How to Determine if You're in a Financial Position to Quit Your Day Job

A lot of people dream about quitting their day job to pursue a different opportunity. Whether you want to become a stay-at-home parent or start your own business, you need to be prepared for what happens when your paycheck stops. No matter what you do after you quit your day job, there are specific items to review whether you are financially ready to hand in your notice.

What's Your Plan?

Quitting your job requires planning. If you just get up one day and quit your job, you are going to make life difficult. Before you quit your job, start planning. What do you want to do after you quit? Where are you going to go? Who is going to support you? Where is the money to pay bills going to come from?

These are all simple questions, and they could come with simple answers. Take some time to plan out your release from the nine to five. When you make a plan before you quit, it tends to take the stress away. No matter how confident you are in your plan, make sure you come up with a contingency.

What Does Your Financial Picture Look Like?

Money is typically a motivating factor in having a day job, obviously. Depending on the reason you are quitting your job, look deep into your financial picture. How much money do you have available? How much money are you making each month to cover your expenses? Are you on track for retirement? Are you saving any money each month? How much debt do you owe? These basic questions will help you understand where you land financially.

Pay Off Your Debt

Most people have some form of debt, whether it's from credit cards, personal loans, mortgage, car loans, student loans, medical debt, or anything else. When debt hangs over your head, it can cause you to be afraid to leave your job.

Before jumping ship, come up with an actionable plan to pay off your debts. Start with the highest interest debts and work down. This is called the debt avalanche. Most of the time, this will require you to tackle your credit cards first and then go from there. Some people don't mind holding mortgage debt, and I would leave that for last. If you can pay off all of your consumer debt first, that would be a great step forward.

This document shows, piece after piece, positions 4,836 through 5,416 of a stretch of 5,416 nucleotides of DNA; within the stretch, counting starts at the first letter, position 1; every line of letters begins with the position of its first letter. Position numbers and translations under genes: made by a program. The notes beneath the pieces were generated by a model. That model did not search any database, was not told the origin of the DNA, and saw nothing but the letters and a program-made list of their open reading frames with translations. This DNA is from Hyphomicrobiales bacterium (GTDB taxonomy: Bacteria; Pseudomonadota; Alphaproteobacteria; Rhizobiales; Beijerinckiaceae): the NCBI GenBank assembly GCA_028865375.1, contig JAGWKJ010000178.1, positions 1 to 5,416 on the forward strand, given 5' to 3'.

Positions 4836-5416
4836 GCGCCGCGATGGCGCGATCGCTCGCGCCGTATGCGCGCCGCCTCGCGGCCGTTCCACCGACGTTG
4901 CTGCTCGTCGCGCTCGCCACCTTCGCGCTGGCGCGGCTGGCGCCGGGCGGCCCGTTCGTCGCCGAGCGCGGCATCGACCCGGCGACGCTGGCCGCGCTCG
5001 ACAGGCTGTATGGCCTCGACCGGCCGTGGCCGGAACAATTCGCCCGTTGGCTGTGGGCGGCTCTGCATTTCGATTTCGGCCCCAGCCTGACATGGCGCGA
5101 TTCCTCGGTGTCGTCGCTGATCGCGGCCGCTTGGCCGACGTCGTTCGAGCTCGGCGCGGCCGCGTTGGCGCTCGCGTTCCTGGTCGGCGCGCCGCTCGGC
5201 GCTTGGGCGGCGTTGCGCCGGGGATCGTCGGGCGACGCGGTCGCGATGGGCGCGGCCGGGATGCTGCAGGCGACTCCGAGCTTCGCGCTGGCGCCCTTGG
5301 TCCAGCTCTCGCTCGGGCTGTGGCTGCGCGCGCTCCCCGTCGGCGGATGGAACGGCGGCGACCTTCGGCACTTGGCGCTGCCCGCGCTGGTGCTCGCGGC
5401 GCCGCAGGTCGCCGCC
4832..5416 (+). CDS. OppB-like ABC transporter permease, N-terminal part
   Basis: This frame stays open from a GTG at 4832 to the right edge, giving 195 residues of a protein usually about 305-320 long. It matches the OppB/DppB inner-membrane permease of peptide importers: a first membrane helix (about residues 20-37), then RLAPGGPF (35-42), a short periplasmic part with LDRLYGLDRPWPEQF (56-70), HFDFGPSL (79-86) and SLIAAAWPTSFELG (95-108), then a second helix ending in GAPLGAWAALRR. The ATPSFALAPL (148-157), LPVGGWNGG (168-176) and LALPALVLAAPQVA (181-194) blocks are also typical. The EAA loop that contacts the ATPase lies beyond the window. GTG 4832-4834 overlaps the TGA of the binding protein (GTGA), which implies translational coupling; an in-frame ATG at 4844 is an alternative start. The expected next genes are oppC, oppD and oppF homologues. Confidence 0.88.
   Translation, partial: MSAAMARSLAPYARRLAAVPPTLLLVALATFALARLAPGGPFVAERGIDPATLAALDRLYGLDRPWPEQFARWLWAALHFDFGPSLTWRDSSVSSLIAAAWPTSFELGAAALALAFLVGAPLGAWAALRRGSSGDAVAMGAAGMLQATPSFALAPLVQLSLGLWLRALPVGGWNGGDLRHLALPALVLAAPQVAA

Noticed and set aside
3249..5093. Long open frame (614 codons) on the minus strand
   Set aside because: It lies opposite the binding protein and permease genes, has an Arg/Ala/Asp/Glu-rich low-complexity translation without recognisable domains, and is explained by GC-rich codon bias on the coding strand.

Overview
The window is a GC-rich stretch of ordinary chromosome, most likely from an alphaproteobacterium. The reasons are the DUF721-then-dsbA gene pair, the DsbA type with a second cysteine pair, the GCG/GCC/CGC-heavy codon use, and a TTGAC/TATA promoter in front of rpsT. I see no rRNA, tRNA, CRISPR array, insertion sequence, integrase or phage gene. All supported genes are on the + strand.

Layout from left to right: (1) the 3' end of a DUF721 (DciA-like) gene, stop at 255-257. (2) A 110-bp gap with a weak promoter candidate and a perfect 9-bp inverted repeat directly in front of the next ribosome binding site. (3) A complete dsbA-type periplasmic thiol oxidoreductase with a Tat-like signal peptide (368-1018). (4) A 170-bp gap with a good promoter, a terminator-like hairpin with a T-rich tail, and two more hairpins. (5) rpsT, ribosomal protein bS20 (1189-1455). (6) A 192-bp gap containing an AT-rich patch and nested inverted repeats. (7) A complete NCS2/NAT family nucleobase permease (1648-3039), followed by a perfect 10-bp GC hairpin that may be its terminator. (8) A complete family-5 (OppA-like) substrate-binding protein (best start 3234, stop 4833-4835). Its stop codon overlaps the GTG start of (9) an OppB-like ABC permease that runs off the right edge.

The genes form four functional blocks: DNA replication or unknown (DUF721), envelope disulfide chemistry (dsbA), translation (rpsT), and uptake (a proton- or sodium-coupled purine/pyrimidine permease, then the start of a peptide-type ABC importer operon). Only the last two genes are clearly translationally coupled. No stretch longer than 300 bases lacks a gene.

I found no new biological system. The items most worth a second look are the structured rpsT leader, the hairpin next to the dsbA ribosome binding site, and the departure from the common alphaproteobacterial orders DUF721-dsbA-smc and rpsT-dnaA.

As you erase your debt over time, your financial picture will become clearer and you will be able to pursue your dream of quitting your day job.

Save Up at Least Six Months of Expenses

I cannot stress enough how important it is to have money saved up. No matter what you plan on doing outside of your day job, you need to have liquid funds available. Emergencies pop up all of the time, and you need to be ready for them. If you don't have any savings, then get started immediately. I have developed a method to help you pay off debt and save at the same time. I used this method for four years while paying off my credit card debt. I know it works, and it can help you learn how to save.

While you may think saving up six months worth of current expenses will be tough, it will be easier to already have it socked away before quitting your job. It goes with the old adage of "it's easier to find a job when you have a job." I like to think it as "it's easier to save money when you make money." Saving up so much will give you a financial emergency blanket to help you through the tough times.

Lower Your Current Expenses

Quitting your job is a great time to think about your current expenditures. If you are paying a lot of money for cable, think about downgrading your package. If you have a high cell phone bill, move to a lower cost carrier.

Taking the time to review all of your expenses can help you see how much you are really spending. Many of us get complacent with our bills. We just pay them each month without thought. I have started to review my bills every quarter to see if I can reduce them. This is especially true with my car insurance bill. I like to get competing quotes every renewal period to see if I am paying the best price.

Starting a Business? Walk Before You Run

"Side hustling" refers to how people make extra money on the side, outside of their day job. Many people have started successful businesses from their side hustles. I am a huge advocate of the side hustle, which some call a sidepreneur.

The premise of this is you start learning the ropes before you jump all in. If you eventually want to start a business, this is the best way to get started without putting all of your eggs in one basket. Start side hustling to test your business idea. If it goes well, then you know you can quit your job. If it doesn't work out, then you know your business idea needs some tweaking.

I always encourage people to follow their dreams, no matter what they are. On top of that, I encourage those wishing to quit their jobs to have a backup plan. Always take the time to plan your exit. Don't just jump in with both feet without checking the water first.

Grayson Bell is a freelance writer and founder of Debt Roundup, a personal finance blog helping people fight debt and grow wealth. Through his own battle with debt, he has learned different ways to pay off and beat debt.